To make a living and feed their families, ancient fishermen, pearl hunters, sponge gatherers, and shipwreck salvagers trained themselves to overcome the all-powerful urge to breathe so they could stay underwater for minutes at a time.
Today you can still find pockets of people who continue to practice the art of unassisted deep-sea diving. For example, the Bajau — sometimes known as the sea gypsies of Malaysia and Indonesia — are renowned natural freedivers. They'll descend to depths of more than 65 feet and stay underwater for up to five minutes, fishing and collecting coins thrown into the water by tourists.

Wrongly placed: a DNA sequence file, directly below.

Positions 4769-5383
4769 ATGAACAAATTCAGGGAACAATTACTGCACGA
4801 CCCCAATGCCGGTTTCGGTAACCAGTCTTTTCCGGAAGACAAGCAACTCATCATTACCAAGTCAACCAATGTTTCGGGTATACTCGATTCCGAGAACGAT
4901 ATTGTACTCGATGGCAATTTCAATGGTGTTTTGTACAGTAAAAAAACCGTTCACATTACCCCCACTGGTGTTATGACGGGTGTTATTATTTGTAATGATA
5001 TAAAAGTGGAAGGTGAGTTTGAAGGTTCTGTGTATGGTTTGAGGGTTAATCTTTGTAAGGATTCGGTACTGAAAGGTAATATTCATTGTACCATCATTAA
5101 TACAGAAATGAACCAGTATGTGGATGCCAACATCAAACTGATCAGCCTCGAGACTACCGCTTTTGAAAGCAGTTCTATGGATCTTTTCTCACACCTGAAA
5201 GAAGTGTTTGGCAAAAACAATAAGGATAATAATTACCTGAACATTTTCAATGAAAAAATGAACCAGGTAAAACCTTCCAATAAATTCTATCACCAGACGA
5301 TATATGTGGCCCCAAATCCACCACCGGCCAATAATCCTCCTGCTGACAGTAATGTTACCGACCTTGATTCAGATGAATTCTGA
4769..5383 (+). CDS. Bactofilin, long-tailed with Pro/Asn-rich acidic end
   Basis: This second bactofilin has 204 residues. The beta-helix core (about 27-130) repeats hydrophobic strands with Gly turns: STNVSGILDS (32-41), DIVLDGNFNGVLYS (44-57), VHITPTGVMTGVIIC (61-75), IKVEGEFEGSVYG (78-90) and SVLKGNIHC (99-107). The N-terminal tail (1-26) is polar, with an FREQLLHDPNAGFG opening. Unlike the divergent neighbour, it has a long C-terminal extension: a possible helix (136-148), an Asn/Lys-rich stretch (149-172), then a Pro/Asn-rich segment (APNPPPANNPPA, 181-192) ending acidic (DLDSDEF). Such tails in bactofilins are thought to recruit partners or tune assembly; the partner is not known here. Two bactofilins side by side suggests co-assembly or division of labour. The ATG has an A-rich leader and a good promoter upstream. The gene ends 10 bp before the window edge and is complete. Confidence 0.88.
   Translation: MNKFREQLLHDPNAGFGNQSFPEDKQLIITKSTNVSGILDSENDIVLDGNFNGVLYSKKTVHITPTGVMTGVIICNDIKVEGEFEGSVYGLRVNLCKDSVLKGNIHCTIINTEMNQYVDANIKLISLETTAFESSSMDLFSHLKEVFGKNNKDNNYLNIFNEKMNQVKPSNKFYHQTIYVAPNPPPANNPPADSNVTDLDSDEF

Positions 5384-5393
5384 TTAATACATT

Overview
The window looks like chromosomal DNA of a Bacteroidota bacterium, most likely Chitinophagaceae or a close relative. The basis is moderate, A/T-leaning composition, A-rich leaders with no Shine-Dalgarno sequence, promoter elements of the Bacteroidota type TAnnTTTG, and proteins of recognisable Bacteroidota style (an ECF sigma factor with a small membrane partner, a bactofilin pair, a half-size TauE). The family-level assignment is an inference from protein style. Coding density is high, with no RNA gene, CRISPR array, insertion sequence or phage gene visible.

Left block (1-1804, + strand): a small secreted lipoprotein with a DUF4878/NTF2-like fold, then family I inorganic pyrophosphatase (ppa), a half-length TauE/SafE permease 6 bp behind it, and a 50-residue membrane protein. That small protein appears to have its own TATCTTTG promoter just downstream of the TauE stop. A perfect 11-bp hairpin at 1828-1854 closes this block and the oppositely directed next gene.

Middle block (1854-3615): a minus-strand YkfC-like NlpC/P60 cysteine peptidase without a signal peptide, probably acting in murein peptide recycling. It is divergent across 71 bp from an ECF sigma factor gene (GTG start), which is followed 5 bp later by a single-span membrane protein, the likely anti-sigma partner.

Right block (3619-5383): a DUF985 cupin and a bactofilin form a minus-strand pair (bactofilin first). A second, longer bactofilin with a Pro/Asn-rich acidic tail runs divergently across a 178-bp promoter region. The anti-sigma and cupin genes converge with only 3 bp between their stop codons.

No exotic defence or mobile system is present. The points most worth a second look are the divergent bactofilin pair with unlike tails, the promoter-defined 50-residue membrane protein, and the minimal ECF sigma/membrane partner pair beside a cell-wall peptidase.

Besides these divers who brave the watery depths in order to make a living, there's a small group of renegade athletes around the world who will freedive to 50x the fathoms of an average swimming pool…for fun.